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|1936 belonged to
Auto Union and especially their brilliant young driver Bernd Rosemeyer. The Mercedes W25
was showing its age and Mercedes decided to temporarily withdraw from competition to
reorganize their racing department. Rudolf Uhlenhaut was appointed Technical Director of
the Rennabteilung, or racing department that would work between the Design Office
and the Team Manager, Alfred Neubauer. Uhlenhaut was 30 years old at the
time and decided that the only way for him to fully understand the problems with the Grand
Prix Cars was to drive them himself. Soon he was lapping the Nurburgring at times just
below the drivers. Grand Prix racing was different in those day as the cars were tested
and re-tested constantly prior to the race meeting.
|Once the cars arrived at the race
meeting they were rarely changed and the weekend was used to familiarize the drivers with
the track and local conditions. Uhlenhaut would be in charge of all racing development
until they came to the track where Neubauer would handle race strategy. The most
successful partnership in the history of motor racing had begun.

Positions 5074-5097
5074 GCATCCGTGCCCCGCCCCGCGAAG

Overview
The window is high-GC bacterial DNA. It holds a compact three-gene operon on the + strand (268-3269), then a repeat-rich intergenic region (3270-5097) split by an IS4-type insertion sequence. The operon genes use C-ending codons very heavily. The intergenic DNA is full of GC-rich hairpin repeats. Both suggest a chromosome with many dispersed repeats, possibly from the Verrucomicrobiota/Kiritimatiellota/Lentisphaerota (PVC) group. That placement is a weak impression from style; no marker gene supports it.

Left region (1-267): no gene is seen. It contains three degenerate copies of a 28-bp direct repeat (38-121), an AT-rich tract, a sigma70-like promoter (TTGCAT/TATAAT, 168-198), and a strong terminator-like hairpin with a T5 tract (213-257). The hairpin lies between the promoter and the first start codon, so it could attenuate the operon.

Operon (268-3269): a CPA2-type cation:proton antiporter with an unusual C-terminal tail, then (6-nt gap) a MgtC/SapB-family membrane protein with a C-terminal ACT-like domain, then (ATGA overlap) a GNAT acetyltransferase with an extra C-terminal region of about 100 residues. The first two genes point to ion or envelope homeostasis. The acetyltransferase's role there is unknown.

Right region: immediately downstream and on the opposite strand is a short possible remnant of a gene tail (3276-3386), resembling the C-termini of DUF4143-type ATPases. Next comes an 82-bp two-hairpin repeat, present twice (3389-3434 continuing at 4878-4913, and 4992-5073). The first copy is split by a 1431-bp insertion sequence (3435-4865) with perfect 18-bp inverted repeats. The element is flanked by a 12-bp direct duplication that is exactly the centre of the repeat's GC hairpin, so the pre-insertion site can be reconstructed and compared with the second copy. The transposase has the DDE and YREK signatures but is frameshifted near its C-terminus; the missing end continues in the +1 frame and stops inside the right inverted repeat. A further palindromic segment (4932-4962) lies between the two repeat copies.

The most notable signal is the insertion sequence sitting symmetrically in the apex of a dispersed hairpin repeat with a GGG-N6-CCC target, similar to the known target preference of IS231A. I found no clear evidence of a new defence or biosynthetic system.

While testing the W25 Uhlenhaut found
the chassis too week and the springs to stiff! There was very little movement of the axle
against the frame. On one occasion he lost a rear wheel on the straight at top speed. The
car continued on as if nothing happened! He would later remark that "it was like
driving a motorcycle with a sidecar!" The new car for the 1937 season
would be based on the lessons learned during this test period.
The W125 is considered a
development of the W25 and so it should but the changes that Uhlenhaut made had a profound
effect. The suspension was completely redesigned with the idea of providing softer front
suspension than at the rear while keeping the driving wheels upright and at right angles
to the road. The supercharger was modified to suck air through the carburetor rather than
push the air. The old system was called the Druckvergasermotor or
pressure-carburetor engine while the new system was called the Saugvergasermotor or suction-carburetor engine. Capacity was also increased to 5.66 liters.